Lawmakers gear up for work at the state Capitol

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The election is over and now the real work begins for Colorado’s legislators. Some are veterans in their position, and some are representing their constituents for the first time.

House District 35 Rep. Cherylin Peniston is beginning her last two-year term this year.

She’s been representing the Westminster area for the last six years, so she knows her way around the state Capitol.

For this upcoming legislative session, she is focusing on early childhood education, tanning limits for minors and expansion of the Family and Medical Leave Act.

She said she plans to bring up the legislation on the Early Childhood Readiness Commission, which was established through House Bill 09-1343.

“The Early Childhood Readiness Commission is a legislative body that is involved with what is happening in the state in early childhood education and health care,” she said. “I was carrying out that bill to continue it on and it got lost in the political cross fire. So I am working with Sen. Evie Hudak to get that put in place.”

Last session Peniston’s tanning bill, HB 1170, was postponed indefinitely. Peniston is bringing it back again for the upcoming session.

The bill notifies parents of their child’s use of commercial artificial tanning devices by requiring parents to sign a permission form listing the potential risks and to stay on-site with a minor less than 14 years old.

The last bill Peniston is working on is the expansion of the definition of who can use the Family and Medical Leave Act.

She said the bill would allow for more people to be considered in using FMLA, like domestic partners, grandchildren and grandparents.

“This will go along with the civil union bill that will definitely be passed this session,” she said. “This bill would take care of those other important family members.”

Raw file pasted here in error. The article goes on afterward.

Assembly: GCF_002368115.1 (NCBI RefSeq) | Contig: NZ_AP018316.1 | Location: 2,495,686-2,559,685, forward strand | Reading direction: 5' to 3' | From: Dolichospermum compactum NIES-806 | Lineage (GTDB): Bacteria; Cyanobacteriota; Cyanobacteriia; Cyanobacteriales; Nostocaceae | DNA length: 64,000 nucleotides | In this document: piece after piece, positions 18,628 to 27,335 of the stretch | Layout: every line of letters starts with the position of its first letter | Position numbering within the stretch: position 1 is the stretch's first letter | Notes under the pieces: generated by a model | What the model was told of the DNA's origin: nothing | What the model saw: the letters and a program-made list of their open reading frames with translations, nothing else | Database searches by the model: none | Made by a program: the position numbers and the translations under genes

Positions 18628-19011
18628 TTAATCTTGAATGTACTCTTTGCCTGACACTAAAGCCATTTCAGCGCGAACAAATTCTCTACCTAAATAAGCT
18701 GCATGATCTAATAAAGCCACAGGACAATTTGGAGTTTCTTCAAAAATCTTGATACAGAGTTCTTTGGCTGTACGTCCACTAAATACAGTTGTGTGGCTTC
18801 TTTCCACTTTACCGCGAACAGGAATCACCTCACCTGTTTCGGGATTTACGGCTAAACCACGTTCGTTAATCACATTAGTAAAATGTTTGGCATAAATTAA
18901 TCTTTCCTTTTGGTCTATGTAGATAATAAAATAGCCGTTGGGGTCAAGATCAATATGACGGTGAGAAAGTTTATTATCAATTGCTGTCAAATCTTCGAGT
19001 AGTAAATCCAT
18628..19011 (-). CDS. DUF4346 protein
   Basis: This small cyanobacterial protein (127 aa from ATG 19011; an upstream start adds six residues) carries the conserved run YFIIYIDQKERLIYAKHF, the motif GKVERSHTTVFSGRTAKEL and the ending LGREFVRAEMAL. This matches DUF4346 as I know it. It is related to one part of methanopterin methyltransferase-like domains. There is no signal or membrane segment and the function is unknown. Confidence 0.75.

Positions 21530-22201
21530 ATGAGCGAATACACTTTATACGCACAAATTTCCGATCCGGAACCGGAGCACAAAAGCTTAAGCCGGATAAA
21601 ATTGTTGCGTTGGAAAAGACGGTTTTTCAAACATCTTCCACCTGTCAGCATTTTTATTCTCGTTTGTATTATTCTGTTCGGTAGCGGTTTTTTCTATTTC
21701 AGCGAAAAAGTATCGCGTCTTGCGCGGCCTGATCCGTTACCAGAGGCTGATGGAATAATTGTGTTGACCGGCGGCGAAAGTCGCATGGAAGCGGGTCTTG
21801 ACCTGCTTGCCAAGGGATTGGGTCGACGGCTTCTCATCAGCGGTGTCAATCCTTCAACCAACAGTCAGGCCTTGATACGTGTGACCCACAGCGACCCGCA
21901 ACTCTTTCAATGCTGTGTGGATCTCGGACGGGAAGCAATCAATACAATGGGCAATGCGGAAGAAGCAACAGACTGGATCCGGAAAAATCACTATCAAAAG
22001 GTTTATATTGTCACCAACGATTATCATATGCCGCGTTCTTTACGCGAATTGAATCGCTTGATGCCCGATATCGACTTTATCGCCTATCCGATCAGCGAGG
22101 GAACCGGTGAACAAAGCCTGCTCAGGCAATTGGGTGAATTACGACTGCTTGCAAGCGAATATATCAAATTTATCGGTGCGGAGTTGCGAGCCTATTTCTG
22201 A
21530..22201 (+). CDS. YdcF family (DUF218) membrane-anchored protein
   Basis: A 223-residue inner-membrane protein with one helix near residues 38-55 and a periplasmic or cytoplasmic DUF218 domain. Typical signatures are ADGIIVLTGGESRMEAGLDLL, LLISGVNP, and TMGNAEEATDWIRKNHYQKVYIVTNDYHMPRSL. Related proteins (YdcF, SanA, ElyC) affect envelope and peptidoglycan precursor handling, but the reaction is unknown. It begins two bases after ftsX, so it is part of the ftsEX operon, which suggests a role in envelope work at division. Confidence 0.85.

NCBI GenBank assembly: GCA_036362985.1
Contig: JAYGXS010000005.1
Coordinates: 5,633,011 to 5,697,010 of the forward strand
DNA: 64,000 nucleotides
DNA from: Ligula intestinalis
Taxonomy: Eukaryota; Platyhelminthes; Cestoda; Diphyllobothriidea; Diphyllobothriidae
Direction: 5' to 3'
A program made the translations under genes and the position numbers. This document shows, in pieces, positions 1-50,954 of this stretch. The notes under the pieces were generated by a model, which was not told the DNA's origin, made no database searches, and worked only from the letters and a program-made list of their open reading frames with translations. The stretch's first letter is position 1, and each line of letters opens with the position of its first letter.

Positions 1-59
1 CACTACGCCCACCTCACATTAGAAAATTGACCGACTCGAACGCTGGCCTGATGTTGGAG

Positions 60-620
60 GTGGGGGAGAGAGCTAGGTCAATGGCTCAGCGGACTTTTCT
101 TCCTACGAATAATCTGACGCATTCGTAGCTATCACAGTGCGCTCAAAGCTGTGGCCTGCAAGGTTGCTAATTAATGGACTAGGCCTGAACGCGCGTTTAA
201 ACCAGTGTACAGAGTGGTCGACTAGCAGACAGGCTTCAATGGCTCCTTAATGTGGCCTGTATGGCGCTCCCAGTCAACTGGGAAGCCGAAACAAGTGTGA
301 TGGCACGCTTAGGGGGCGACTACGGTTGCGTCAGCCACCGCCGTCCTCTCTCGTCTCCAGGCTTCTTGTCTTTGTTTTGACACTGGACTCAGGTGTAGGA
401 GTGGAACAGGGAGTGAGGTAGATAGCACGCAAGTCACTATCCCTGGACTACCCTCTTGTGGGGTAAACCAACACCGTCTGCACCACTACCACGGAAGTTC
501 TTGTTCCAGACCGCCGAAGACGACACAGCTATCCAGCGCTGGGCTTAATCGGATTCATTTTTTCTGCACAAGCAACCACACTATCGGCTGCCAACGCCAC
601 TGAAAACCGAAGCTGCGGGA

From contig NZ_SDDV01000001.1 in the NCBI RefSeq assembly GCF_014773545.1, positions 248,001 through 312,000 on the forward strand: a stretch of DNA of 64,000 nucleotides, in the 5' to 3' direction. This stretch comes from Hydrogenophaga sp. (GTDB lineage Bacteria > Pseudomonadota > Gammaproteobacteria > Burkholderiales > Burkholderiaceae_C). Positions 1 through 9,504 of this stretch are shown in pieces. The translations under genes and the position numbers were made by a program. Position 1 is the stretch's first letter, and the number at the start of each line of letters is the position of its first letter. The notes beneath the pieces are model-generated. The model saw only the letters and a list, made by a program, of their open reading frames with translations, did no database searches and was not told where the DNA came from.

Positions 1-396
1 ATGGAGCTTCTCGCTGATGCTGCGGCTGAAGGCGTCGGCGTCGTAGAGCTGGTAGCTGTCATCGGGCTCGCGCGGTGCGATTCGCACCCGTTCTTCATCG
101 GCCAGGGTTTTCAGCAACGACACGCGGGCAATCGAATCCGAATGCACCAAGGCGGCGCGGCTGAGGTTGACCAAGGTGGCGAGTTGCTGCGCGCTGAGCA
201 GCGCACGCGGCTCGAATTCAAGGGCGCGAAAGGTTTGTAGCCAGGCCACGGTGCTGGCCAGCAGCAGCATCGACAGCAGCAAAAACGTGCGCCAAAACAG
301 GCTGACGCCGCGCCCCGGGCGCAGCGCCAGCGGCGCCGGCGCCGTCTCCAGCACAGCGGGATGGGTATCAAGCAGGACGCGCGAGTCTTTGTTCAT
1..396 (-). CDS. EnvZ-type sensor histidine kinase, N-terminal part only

Sen. Jessie Ulibarri, who represents District 21, is new to the legislative floor, but is ready to bring the wants and needs of his constituents in Westminster to the state level.

He said the legislation he is sponsoring this year reflects the concerns he heard from the community members on their porches and in front of their homes during his campaign trail.

He is focusing on stewardship of taxpayer resources, financial security and community trust with law enforcement.

He said he is working on a bill to save Colorado millions of dollars be determining a better way to pay for the required hospitalization and inpatient treatment for the inmate population.

“Other states, including Alabama, Washington and Louisiana, have adopted similar policies and have witnessed tens of millions of dollars in savings for their taxpayers,” he said.

This year Ulibarri will be working with the Office of Economic Development and International Trade to encourage the growth of the advanced manufacturing industry in Colorado. He said jobs are needed in Colorado that support working families and the local economy.

“I’ll be sponsoring legislation that ensures individuals that have faced financial adversity during the recession are not unfairly denied employment opportunities,” he said. “The bill will limit employers from accessing the credit information of job applicants as a hiring screen.”

For Ulibarri’s final bill, he said he is coordinating with law enforcement officials, nonprofit organizations and crime victims to develop policies related to the appropriate use of emerging technologies in law enforcement.

“The policy will balance how law enforcement officials can access cell phone location data and automated license plate readers to ensure public safety and also safeguard our constitutional rights to privacy,” he said. “I will also be working to develop policy solutions with law enforcement to determine how we can encourage vulnerable victims of crimes to come forward with information without concern about retribution.”

Due to the tragic event in Connecticut, gun control is a hot topic for the upcoming legislative session. Both Peniston and Ulibarri are concerned with the issue and plan on evaluating gun control bills as the come before the legislature.

“As the father of two young kids, I want our laws to reflect our core commitment to public safety,” Ulibarri said. “I will study the bills to determine if they are designed to protect the common good while balancing our constitutional rights to bear arms and to due process.”

Another hot topic is voter-approved Amendment 64, which legalized marijuana in Colorado. Ulibarri said as a legislator his job is to defend and honor the constituents of the Colorado and the United States. Because the voters voted to support the amendment, Ulibarri said he will actively work to implement the will of the people.

Peniston said she is interested in seeing the practical outcome of how Amendment 64 will be put in place and what the taskforce, implemented by Gov. John Hickenlooper, comes up with in terms of regulations surrounding Amendment 64.

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